- Policy: The Cabinet Office has a Behavioural Insights team, which draws on insights from the growing body of academic research in the fields of behavioural science and psychology. The concepts and methods employed by the Behavioural Insights team are now being adopted in other countries and amongst those involved in policy implementation more generally.

- Marketing and Market Research: Key skills desired in marketing and market research include the ability to apply behavioural theory and methods to understand product pricings, promotion, and consumer perceptions. Part of this involves the understanding of the characteristics of customers, so that they can be grouped and targeted in customised ways.

- Human Resources: There is a demand for skills within organisation development, organisation design, resourcing and talent development as well as employee engagement within the HR environment.

- Survey Research: Government, state agencies, and businesses have demonstrated a strong demand for high quality survey data. Companies delivering this service seek sophisticated survey operations skills including knowledge of data collection modes, survey design, survey completion behaviour, formatting, quality control, and distribution.

- Business: Business and management careers now place increasing value on the capacity to apply behavioural insights to business challenges and to gather evidence using experimental methods.

Read less
UCC has a history of nearly a century of teaching and research in the food sciences and is amongst Europe’s largest multidisciplinary education and research institutions with world-class academics working in all aspects of the food area. Read more
UCC has a history of nearly a century of teaching and research in the food sciences and is amongst Europe’s largest multidisciplinary education and research institutions with world-class academics working in all aspects of the food area. Our first-rate facilities include extensive and well-equipped laboratories and a large pilot plant with excellent dairy, meat and bakery facilities in addition to a modern pilot-scale brewery.

Course Details

The MSc (Food Science) is a full-time taught postgraduate programme running for 12 months from the date of first registration.

Format

Modules will be chosen with the approval of the Programme Board depending on the student's background.

Part 1 - Taught modules

Students take 60 credits as follows:

- Core Modules -

Students take 15 credits:

PG6001 STEPS - Scientific Training for Enhanced Postgraduate Studies (5 credits)
FS6101 Library Project in Food Science (10 credits)

- Elective Modules -

Student take 45 credits from the following:

FE6101 Food Business: Markets and Policy (5 credits)
FS6105 Material Science for Food Systems (5 credits)
FS6106 Advanced Topics in Dairy Biochemistry (5 credits)
FS6107 Advances in the Science of Muscle Foods (5 credits)
FS6108 Advances in Food Formulation Science and Technology (5 credits)
FS6103 Novel Processing Technologies and Ingredients (5 credits)
FS6120 Cheese and Fermented Dairy Products (5 credits)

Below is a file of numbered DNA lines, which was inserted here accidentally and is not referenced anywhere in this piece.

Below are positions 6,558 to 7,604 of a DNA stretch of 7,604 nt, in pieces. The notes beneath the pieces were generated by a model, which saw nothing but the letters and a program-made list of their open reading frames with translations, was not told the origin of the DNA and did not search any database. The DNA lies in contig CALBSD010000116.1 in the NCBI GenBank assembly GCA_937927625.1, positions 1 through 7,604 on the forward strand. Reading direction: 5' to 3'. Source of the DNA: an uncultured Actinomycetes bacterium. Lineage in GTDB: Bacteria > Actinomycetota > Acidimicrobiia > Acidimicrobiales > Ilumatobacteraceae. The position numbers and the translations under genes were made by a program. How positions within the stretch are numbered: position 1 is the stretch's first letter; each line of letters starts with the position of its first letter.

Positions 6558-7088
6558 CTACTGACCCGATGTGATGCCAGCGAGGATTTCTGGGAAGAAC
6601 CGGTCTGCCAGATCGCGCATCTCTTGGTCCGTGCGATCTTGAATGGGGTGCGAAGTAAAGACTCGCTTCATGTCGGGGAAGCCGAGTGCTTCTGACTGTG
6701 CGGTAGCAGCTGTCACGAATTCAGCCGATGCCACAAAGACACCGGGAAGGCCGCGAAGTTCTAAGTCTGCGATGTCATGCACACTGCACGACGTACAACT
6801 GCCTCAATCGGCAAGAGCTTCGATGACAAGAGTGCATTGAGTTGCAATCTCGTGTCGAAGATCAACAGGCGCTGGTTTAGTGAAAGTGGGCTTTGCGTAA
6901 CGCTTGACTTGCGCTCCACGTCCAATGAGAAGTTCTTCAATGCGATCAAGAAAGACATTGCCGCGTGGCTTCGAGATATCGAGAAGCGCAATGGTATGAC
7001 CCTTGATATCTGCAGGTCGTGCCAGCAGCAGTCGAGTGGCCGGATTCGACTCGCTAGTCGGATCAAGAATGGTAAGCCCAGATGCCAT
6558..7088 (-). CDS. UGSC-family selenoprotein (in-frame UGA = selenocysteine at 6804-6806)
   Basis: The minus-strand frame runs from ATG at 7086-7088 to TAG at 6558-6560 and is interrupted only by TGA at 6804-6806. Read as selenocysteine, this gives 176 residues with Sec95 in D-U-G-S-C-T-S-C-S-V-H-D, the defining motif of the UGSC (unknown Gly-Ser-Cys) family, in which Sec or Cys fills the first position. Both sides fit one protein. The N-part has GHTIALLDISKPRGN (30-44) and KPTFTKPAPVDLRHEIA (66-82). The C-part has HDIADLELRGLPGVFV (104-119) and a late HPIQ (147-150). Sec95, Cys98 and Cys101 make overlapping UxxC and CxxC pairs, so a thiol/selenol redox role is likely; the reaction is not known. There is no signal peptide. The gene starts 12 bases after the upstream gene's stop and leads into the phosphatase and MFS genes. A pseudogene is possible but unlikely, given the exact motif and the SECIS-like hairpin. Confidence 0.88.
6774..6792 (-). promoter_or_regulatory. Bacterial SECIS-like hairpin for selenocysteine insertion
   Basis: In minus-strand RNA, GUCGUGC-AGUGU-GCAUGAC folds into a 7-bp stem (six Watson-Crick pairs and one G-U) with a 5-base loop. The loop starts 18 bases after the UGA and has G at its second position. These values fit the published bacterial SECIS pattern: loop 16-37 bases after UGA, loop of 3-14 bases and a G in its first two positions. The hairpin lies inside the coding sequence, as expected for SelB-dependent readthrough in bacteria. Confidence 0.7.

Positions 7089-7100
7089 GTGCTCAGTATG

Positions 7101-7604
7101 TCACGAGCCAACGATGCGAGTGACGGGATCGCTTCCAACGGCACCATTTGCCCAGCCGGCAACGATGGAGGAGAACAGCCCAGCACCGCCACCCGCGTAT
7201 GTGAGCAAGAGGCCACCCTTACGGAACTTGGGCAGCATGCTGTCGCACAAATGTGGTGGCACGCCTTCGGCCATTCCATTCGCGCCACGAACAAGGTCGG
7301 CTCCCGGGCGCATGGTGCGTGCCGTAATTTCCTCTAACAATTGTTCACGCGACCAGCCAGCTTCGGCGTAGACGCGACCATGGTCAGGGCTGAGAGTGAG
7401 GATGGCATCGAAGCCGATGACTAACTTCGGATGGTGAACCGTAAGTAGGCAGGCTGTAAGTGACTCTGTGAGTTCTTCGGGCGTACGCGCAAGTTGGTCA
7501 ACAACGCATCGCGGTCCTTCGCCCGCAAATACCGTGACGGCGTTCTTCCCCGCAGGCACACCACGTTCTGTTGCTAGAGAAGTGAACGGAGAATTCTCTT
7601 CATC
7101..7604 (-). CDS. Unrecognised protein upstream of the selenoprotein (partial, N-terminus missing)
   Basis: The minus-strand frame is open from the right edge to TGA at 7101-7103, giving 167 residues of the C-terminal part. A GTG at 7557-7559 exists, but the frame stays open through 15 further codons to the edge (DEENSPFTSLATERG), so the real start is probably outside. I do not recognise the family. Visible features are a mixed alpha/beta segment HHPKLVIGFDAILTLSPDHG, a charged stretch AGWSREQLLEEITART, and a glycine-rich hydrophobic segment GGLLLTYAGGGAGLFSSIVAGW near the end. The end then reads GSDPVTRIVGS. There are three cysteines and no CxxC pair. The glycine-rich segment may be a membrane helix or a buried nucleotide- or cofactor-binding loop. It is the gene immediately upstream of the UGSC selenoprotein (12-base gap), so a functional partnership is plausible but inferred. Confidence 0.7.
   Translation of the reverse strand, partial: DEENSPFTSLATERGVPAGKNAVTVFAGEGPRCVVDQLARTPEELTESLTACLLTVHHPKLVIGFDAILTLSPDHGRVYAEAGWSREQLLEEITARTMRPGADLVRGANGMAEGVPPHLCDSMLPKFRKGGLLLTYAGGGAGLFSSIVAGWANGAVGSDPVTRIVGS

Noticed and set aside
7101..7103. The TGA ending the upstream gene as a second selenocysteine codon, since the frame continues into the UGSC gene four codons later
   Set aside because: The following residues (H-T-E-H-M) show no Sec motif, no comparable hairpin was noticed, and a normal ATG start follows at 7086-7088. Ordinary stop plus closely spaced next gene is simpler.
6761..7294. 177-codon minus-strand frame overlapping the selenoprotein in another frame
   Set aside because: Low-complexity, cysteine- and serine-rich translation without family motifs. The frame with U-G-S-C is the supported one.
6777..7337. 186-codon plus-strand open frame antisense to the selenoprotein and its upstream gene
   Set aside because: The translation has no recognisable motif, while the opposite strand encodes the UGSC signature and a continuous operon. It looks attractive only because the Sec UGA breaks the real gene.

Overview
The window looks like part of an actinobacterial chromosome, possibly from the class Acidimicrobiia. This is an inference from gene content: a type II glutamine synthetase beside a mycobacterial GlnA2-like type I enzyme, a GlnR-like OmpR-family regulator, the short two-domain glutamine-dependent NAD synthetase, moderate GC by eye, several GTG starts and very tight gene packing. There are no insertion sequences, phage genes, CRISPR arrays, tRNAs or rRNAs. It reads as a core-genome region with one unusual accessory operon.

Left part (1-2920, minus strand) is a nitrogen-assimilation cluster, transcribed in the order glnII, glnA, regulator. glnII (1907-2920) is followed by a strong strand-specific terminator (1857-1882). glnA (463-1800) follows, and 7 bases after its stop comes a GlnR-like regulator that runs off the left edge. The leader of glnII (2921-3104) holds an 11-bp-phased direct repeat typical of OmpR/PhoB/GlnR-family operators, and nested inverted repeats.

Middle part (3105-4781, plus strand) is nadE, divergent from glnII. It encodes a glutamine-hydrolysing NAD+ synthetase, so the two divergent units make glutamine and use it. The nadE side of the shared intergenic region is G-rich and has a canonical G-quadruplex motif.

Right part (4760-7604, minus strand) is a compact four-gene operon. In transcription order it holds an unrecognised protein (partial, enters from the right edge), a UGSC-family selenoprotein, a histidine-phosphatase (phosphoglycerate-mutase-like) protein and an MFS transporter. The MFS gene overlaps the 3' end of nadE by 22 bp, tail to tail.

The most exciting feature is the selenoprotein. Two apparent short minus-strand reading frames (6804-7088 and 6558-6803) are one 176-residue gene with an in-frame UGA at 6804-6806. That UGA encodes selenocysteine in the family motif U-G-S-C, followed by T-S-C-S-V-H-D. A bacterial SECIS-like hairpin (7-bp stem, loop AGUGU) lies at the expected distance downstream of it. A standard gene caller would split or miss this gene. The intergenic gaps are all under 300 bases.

FS6121 Meat Science and Technology (5 credits)
MB6114 Hygienic Production of Food (5 credits)
NT6102 Human Nutrition and Health (5 credits)
NT6108 Sensory Analysis in Nutrition Research (5 credits)

Depending on background of the student, the Programme Board may decide to replace some of the above modules to a maximum of 15 credits from:

FS3602 Chemistry of Food Proteins (5 credits)
FS3605 Macromolecules and Rheology (5 credits)
FS4603 Advanced Analytical Methods (5 credits)
FS4606 Cereals and Related Beverages (5 credits)
FS4014 Food Product Development and Innovation (5 credits)
MB4611 Microbial Food Safety (5 credits)

Students who pass Part 1 and achieve a minimum aggregate of 55% are eligible to progress to Part 2. Students who pass Part 1 but who fail to meet the minimum progression standards, or who choose to exit the programme, will be conferred with the Postgraduate Diploma in Food Science.

Part 2

FS6102 Dissertation in Food Science (30 credits)

Assessment

The taught modules of this course are assessed by examination in Winter, Spring and Summer. The research aspect is assessed on the quality of a substantial written dissertation.

Careers

On completing this course, you will be able to:

- conduct original research in food science
- demonstrate an understanding of scientific literature
- apply critical thinking and problem-solving skills in food science
- explain the techniques used in food research, in both principle and practice
- communicate effectively with the food industry and with society at large
- show a comprehensive understanding of current food consumer and food industry trends

How to apply: http://www.ucc.ie/en/study/postgrad/how/

Funding and Scholarships

Information regarding funding and available scholarships can be found here: https://www.ucc.ie/en/cblgradschool/current/fundingandfinance/fundingscholarships/

Read less
Food Technology at Ghent. -Inter-university programme - Joint degree offered by the two leading universities in Flanders. -High-level research-based education to solve food security problems in developing countries. Read more
Food Technology at Ghent:
-Inter-university programme - Joint degree offered by the two leading universities in Flanders.
-High-level research-based education to solve food security problems in developing countries.
-Farm to fork multi-disciplinary approach.

Food should not only be produced, it should also be delivered to the ultimate consumer in an acceptable form if it is to fulfil its nutritional destiny. To bring foods to the consumer in an acceptable form, on the one hand processing technologies are used to convert edible raw materials into foods with decreased inherent stability; on the other hand preservation technologies are required to increase the stability and shelf life of foods.